JEFFERSON CITY — Missourians who years ago passed bad checks, used a forged credit card or committed other types of crimes could get records of their misdeeds deleted.
Broad public safety legislation signed into law this past week by Gov. Jay Nixon includes a provision allowing for applications to expunge certain criminal records. People would need to wait 20 years for a felony and 10 years for a misdemeanor and have completed their prison terms, probation and parole. They also would need to have paid restitution and not have committed another crime. About a dozen offenses would be eligible.
Sen. Brad Lager, who sponsored the proposal, said it started as an attempt to help people regain firearm rights. Lager, who represents a northwestern Missouri district, said a constituent pleaded guilty to passing bad checks in his early 20s and after many years wants to be able to take his son hunting.
Lager, R-Savannah, said the felony needed to be erased to satisfy federal requirements. He said the offenses included in the legislation were narrowly targeted to avoid violent or drug crimes.
"There needs to be a process by which good people, who have paid their penalty and shown two decades worth of responsible living, have the same rights to enjoy firearms and the hunting activities as all the rest of us," he said.
The National Rifle Association asked people to urge Nixon to sign the legislation in a message posted on its website.
Prosecutors and the Missouri Press Association had expressed concerns. Prosecutors said previously the measure could cover numerous cases and impose a burden without additional funding. The press group objected to closing court records.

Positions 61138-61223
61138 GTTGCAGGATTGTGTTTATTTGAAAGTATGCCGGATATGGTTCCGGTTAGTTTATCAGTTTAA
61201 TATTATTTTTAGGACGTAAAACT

The Missouri Press Association sent a letter last month urging Nixon to veto the bill. Executive Director Doug Crews said closing court records could inhibit the ability of journalists to do their jobs and could make it harder for newspapers and other businesses to check on potential new employees. He said employers might want to know about past instances of passing bad checks and other criminal offenses.
"We're just opposed to anything that interferes with a reporter's ability to inspect and copy documents that are generated by a public governmental body," Crews said.
To have a criminal record expunged, people would file a petition that names as defendants law enforcement agencies, courts, prosecuting attorneys, repositories of criminal records and others believed to possess the records. Anyone not named would not be required to delete their records.
Petitioners would provide identifying information, including their name, address and driver's license number along with the type of offense, case number and date and county where they were arrested. They also would pay a $100 surcharge for each petition. After a request is filed, a judge would hold a hearing to determine if the petition meets the requirements and if the person deserves to have their record expunged.
When petitions are granted, officials possessing the records would destroy them and any record related to the crime would be removed from electronic files kept by state officials. Files kept by the courts would be sealed and only made available through a court order. Rights sacrificed because of a criminal conviction — such as serving on juries — would be restored.
Nonetheless, even after someone's criminal history has been expunged, the crime would be considered a previous offense if the person commits another crime.